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When you or a station attendant fuel up your personal vehicle, you can be pretty sure the job will be done safely. Service station operations and equipment are designed with safety in mind.
But what happens when you fill up that front-end loader or portable generator on the job? Do you do it the safe way so you won't get hurt?
RULES TO REMEMBER
Never smoke during refueling operations. And don't refuel near an open flame. Keep a CO2 or an ABC Dry Chemical extinguisher handy, just in case. If there's a chance of a vehicle rolling while being refueled, chock the wheels.
Before filling the fuel tank, shut off the engine. If the tank is near the engine or other hot areas, such as the manifold or muffler, let the engine cool before filling the tank.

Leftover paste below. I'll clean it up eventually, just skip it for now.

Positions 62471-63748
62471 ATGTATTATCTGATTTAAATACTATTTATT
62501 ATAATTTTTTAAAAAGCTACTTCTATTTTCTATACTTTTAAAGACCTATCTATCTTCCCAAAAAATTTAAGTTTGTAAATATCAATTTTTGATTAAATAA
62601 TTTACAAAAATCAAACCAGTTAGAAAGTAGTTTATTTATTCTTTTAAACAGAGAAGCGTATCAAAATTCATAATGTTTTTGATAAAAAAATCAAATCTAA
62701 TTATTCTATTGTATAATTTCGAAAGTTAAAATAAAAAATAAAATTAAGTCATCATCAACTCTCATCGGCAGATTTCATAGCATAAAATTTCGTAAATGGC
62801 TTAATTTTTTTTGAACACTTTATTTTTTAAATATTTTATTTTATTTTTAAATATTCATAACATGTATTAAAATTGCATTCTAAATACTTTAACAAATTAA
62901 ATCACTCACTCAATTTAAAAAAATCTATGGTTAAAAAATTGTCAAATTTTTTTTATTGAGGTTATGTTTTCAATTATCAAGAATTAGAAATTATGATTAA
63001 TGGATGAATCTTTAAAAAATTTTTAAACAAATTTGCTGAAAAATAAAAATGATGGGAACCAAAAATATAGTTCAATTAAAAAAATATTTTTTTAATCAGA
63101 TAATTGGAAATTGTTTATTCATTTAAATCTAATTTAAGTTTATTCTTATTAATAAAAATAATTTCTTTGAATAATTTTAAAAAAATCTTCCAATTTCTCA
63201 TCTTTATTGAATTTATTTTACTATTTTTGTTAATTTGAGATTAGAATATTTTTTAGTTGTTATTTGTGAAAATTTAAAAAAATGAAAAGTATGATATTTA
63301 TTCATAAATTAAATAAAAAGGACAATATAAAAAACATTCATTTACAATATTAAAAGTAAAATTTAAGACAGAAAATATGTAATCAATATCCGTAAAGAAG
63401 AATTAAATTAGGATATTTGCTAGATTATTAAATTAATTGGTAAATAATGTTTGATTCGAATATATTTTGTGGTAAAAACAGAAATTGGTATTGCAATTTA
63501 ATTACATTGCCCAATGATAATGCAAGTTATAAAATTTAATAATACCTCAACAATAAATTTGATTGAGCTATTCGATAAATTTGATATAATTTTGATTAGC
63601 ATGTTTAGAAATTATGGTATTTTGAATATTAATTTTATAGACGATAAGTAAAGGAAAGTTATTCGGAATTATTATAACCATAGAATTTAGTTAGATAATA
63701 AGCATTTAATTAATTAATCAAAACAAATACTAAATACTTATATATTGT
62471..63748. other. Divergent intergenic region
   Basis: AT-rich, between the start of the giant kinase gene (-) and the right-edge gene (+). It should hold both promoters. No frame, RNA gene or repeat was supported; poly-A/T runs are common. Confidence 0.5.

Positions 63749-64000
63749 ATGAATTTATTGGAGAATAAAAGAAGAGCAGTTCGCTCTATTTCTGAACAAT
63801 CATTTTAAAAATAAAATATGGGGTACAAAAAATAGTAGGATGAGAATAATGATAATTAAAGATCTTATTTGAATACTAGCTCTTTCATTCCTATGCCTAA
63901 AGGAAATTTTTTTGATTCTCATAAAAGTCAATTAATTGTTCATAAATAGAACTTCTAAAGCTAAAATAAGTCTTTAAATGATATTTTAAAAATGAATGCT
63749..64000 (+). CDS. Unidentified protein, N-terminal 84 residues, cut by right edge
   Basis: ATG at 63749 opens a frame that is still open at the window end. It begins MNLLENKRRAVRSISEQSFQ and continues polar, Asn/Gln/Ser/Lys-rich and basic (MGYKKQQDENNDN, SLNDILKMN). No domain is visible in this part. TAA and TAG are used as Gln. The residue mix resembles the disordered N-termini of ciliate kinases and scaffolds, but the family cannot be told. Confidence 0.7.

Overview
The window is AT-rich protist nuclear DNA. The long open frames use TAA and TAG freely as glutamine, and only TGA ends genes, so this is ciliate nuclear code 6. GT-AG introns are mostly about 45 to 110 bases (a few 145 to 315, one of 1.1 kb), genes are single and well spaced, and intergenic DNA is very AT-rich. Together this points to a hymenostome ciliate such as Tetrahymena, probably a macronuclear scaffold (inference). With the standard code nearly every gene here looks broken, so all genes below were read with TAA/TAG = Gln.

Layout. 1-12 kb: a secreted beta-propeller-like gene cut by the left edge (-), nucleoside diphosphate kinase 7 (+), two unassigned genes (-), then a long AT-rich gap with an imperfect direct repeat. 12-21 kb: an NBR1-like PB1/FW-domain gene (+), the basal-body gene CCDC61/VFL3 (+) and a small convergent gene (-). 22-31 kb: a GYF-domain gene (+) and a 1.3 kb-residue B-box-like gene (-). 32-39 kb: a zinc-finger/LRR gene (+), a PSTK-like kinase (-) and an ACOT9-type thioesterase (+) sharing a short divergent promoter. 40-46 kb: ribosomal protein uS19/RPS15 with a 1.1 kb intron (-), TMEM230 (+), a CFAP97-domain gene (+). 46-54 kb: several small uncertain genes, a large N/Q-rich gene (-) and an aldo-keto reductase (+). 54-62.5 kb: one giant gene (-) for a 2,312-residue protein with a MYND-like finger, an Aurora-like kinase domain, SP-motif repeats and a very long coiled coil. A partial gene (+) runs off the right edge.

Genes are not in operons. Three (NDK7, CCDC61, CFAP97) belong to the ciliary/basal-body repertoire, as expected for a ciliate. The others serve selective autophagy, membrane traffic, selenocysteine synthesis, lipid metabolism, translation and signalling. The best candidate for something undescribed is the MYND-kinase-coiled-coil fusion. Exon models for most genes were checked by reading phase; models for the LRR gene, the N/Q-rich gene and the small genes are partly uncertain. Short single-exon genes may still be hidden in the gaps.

When transferring fuel from a can, mobile tank or fuel truck, keep the spout or nozzle in contact with the fuel tank. Few people know this, but as fuel is poured, it can generate static electricity. If a spark ignites the vapors, it's all over for you.
Don't spill the fuel because it might ignite when it comes in contact with something hot. And don't make one of the most common mistakes — overfilling the tank. If the equipment is in the hot sun, the fuel will expand and eventually overflow. Leave enough space in the tank to compensate for expansion or tilting.
After refueling has been completed, be sure all fuel has been drained from the hose and that any spills are cleaned up immediately.
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